Computational Studies Identifying Entry Inhibitor Scaffolds Targeting the Phe43 Cavity of HIV-1 gp120

Computational Studies Identifying Entry Inhibitor Scaffolds Targeting the Phe43 Cavity of HIV-1 gp120

Online publication: 12/02/2013


Targeting protein-protein interactions, such as the HIV-1 gp120-CD4 interface, has become a cutting-edge approach in the current drug discovery scenario. Many small molecules have been developed so far as inhibitors of the interaction between CD4 and HIV-1 gp120. However, due to a variety of reasons such as solubility, drug toxicity and drug resistance, these inhibitors have failed to prove clinically useful. As such, the identification of novel compounds that bind to protein-protein interactions is still a research area of considerable interest. Here, a structure-based virtual screening approach was successfully applied with the aim of identifying novel HIV-1 entry inhibitors targeting the Phe43 pocket of HIV-1 gp120. Several compounds able to inhibit viral replication in cell culture were identified, with the best agent endowed with an EC(50) value of 0.9 μM. Inactivity of all the identified hits toward a mutant (Met475Ile) strain strongly suggests that they interact in the Phe43 cavity of gp120, as intended. Remarkably, all of these small molecules have a chemical scaffold unrelated to any known class of entry inhibitors reported thus far. Overall, our strategy led to the identification of four novel chemical scaffolds that inhibit HIV-1 replication through the destabilization of the HIV-1 gp120-CD4 interface. Read abstract online in ChemMedChem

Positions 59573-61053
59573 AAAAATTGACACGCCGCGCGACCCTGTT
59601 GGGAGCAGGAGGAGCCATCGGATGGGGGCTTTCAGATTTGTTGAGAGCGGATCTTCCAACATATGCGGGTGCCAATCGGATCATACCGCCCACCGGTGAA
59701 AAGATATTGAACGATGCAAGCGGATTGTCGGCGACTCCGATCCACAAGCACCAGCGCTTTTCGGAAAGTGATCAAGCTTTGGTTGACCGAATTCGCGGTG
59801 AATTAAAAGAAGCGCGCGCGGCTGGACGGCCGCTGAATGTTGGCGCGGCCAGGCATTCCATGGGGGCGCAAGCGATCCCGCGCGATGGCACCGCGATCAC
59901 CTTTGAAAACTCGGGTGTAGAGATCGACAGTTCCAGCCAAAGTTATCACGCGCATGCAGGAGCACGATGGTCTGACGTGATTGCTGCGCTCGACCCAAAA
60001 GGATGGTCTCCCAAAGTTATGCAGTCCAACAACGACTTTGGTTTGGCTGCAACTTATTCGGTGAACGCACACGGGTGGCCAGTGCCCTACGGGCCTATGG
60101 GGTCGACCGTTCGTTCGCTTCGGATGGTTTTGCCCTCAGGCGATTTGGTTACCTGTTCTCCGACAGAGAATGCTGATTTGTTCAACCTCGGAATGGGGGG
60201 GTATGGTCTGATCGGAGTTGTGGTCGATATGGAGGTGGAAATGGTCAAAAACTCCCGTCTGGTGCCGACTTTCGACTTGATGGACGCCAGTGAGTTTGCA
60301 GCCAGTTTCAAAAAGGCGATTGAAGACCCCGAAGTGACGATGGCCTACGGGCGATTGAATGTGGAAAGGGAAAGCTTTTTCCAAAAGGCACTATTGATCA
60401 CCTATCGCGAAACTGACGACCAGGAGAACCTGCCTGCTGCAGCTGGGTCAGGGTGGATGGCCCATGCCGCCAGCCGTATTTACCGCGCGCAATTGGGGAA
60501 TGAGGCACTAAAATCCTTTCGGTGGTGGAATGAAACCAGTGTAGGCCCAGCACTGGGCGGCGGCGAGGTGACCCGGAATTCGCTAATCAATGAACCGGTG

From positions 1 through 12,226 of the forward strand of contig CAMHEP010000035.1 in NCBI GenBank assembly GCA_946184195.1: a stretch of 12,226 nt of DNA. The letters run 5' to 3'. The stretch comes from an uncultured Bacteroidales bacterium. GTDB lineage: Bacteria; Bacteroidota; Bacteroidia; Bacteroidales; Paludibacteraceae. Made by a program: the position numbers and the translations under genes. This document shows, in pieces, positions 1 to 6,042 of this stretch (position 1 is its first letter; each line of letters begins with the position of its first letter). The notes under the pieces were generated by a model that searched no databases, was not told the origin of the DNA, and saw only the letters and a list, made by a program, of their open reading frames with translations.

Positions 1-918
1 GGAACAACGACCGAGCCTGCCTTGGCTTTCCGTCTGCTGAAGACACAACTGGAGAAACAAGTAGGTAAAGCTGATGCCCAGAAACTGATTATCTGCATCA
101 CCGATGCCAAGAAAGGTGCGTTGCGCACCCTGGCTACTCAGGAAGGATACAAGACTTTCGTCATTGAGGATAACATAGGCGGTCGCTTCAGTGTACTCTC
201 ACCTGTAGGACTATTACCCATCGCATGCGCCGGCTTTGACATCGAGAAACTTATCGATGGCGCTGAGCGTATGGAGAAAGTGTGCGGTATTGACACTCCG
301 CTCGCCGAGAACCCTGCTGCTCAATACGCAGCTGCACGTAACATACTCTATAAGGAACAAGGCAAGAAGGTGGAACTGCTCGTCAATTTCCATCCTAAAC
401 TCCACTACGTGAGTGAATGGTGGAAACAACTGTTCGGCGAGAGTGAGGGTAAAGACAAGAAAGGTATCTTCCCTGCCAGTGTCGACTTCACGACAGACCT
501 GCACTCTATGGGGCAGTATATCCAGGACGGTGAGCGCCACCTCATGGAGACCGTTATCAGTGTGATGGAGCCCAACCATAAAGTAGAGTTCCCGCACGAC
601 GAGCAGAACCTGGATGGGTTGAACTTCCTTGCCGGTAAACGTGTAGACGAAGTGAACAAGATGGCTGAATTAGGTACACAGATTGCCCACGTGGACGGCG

Authors: Cristina Tintori1,†, Manikandan Selvaraj1,†, Dr. Roger Badia2, Dr. Bonaventura Clotet2, Dr. José A. Esté2, Prof. Maurizio Botta1,3,* 1Dipartimento Biotecnologie, Chimica e Farmacia, Università degli Studi di Siena, Via A. De Gasperi 2, 53100 Siena (Italy) 2IrsiCaixa, Hospital Germans Trias i Pujol, Universitat Autònoma de Barcelona, 08916 Badalona (Spain) 3Biotechnology, College of Science and Technology, Temple University, Biolife Science Building, Suite 333, 1900 N 12th Street, Philadelphia, Pennsylvania 19122 (USA) †These authors contributed equally to this work. 
  • Doi Code: doi: 10.1002/cmdc.201200584

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